Map
Breeding seabird areas Breeding seabirds Marine Reserves - no fishing Marine Reserve Seal haulout sites Seal haulout sites Seal breeding sites - keep away Seal breeding sites No fires - use a fuel stove only Fuel Stove Only Areas

Living Off The Land

Readily available food sources abound along our coastline and are great to supplement camping tucker. Reduce your impact by being self-contained and following these suggestions:

  • Obtain appropriate fishing licences (for crayfish, abalone, scallops and all inland fishing).
  • Learn about and observe the 'no-take' regulations governing our Marine Reserves (see map).
  • Do not take undersized fish, and only keep enough to satisfy your immediate needs.

Unwelcome Hitch-Hikers

Sea kayakers may unwittingly transport plant and animal pest species to previously uninfected places. You can avoid this by following these guidelines:

  • Wash all soil from tent pegs, boots etc before leaving home or moving to other campsites to avoid transporting seeds or soil-borne pathogens such as Phytophthora.
  • Clean out your kayak between trips to get rid of mice, spiders, insects and other freeloaders.
  • Wash any mud or plant fragments from yourself, your gear and your kayak before moving from one campsite to another.

Breeding Seabirds

Albatross

Twenty one species of seabird breed along the Tasmanian coastline and offshore islands. The birds may breed on the surface or in burrows, in concentrated colonies or in isolated groups over a large area. The following guidelines will help you reduce your impact on breeding seabirds:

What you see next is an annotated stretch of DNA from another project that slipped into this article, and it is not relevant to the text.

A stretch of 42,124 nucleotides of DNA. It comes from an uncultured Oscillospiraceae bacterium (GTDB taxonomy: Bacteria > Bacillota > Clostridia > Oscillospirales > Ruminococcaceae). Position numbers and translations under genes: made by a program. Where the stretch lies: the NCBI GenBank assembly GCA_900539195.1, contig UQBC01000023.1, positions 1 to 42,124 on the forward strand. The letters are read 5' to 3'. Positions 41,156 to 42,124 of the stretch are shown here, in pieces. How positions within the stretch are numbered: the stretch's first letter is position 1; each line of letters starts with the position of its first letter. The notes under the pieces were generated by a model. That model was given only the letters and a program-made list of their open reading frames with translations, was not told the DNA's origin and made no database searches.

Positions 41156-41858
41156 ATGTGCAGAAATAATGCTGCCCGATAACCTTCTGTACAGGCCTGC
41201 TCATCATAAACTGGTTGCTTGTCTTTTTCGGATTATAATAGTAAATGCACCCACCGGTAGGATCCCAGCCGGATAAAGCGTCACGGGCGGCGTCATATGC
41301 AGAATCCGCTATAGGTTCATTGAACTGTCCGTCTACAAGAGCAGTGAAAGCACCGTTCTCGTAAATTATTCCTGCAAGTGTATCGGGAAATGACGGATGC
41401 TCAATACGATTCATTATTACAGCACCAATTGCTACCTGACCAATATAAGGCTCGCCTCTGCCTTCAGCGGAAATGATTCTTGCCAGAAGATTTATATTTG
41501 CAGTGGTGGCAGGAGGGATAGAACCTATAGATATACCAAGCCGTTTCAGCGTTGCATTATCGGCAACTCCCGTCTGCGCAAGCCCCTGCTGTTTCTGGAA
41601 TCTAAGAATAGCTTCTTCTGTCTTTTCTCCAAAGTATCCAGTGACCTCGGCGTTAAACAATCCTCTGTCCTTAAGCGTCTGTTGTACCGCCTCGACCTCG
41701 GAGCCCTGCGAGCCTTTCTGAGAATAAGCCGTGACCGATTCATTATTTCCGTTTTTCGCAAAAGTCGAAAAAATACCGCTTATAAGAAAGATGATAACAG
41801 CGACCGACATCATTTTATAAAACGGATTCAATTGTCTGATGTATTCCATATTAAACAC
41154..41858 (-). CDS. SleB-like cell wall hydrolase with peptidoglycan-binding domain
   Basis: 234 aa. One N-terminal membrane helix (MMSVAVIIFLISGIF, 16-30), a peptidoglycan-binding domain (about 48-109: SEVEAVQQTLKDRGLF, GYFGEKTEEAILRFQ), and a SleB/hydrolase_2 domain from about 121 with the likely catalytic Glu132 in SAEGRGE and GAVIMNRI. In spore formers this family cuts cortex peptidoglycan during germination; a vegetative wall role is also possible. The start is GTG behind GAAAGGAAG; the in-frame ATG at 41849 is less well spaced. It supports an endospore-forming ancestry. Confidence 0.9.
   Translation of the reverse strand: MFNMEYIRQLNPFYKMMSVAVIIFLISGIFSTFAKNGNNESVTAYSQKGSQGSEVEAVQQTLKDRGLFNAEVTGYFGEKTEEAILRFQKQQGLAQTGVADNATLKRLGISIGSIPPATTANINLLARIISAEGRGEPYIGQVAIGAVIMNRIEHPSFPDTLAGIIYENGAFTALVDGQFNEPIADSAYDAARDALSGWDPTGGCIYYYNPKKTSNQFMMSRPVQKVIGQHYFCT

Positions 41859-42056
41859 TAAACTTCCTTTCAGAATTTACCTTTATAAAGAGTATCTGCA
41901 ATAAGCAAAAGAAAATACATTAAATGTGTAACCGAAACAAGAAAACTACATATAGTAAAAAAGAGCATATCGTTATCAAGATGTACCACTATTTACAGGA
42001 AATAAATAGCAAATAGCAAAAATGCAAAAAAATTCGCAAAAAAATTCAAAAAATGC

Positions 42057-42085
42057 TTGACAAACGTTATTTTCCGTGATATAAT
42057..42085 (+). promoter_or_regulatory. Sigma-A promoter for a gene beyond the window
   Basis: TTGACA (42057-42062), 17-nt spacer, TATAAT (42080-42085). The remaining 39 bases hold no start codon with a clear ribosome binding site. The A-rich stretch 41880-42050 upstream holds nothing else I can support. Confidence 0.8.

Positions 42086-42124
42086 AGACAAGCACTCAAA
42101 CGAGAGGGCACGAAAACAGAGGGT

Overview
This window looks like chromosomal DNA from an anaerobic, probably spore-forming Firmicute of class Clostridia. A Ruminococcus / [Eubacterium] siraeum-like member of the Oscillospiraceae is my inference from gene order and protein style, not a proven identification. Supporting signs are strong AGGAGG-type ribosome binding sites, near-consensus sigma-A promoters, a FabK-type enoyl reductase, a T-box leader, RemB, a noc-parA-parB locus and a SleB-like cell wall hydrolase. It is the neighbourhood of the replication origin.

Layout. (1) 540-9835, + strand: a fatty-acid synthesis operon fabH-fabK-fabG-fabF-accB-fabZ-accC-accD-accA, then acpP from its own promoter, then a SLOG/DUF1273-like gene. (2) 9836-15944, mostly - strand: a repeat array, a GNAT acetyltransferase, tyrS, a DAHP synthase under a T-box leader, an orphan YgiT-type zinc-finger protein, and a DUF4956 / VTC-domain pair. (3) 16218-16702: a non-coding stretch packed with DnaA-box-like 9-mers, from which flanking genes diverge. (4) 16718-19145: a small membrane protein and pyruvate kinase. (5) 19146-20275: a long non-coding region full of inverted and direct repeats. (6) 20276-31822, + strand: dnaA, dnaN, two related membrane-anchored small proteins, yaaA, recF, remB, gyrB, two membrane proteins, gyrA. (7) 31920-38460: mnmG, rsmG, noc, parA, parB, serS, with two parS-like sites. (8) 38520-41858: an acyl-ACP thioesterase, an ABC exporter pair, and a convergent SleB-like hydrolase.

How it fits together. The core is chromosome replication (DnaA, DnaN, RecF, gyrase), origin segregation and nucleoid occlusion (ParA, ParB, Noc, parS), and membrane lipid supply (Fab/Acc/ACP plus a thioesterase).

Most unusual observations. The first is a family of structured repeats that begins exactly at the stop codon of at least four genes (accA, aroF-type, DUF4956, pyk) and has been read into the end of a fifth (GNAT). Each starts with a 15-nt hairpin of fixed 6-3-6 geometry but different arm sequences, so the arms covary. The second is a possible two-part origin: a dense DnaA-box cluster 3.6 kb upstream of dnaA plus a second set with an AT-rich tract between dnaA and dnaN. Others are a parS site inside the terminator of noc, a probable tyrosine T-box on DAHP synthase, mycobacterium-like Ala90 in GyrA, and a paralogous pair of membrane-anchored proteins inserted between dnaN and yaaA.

• Do not land at a seabird breeding colony.
  • Do not walk where there are concentrations of seabird burrows.
  • Do not camp on penguin 'runways', ie between penguin burrows and the water.
  • Avoid the area just above high tide mark on beaches between September and March as this is favoured nesting habitat for Hooded Plovers, Red-Capped Plovers, Oystercatchers and Terns.
  • If you see birds behaving erratically, flying in circles, squawking or perfoming a 'broken wing display' move to another section of the beach.
  • Do not light fires near any breeding seabirds.
  • Seabirds also 'roost' on shore to rest and groom. Avoid landing at, or approaching, popular roosting sites such as sandspits and mudbanks. Back off when the birds show signs of disturbance.

    See our chart below for more details of the breeding patterns of Tasmania's wonderful seabird population.

This breeding seabird timetable will let you when to keep clear of breeding seabirds and their young.
breeding denotes the months when individual species breed
tending young denotes months when adults tend their young

Species Nest Types Jan Feb March April May June July Aug Sept Oct Nov Dec
Little Penguin Burrow breeding breeding breeding breeding breeding breeding tending young breeding breeding breeding breeding breeding
Shy Albatross Surface breeding breeding breeding breeding tending young tending young tending young tending young breeding breeding breeding breeding
Short-tailed Shearwater Burrow breeding breeding breeding breeding tending young


breeding breeding breeding breeding
Fairy Prion Burrow breeding breeding breeding




breeding breeding breeding breeding
Common Diving Petrel Burrow breeding breeding breeding breeding tending young tending young tending young tending young breeding breeding breeding breeding
White-faced Storm Petrel Burrow breeding breeding





breeding breeding breeding breeding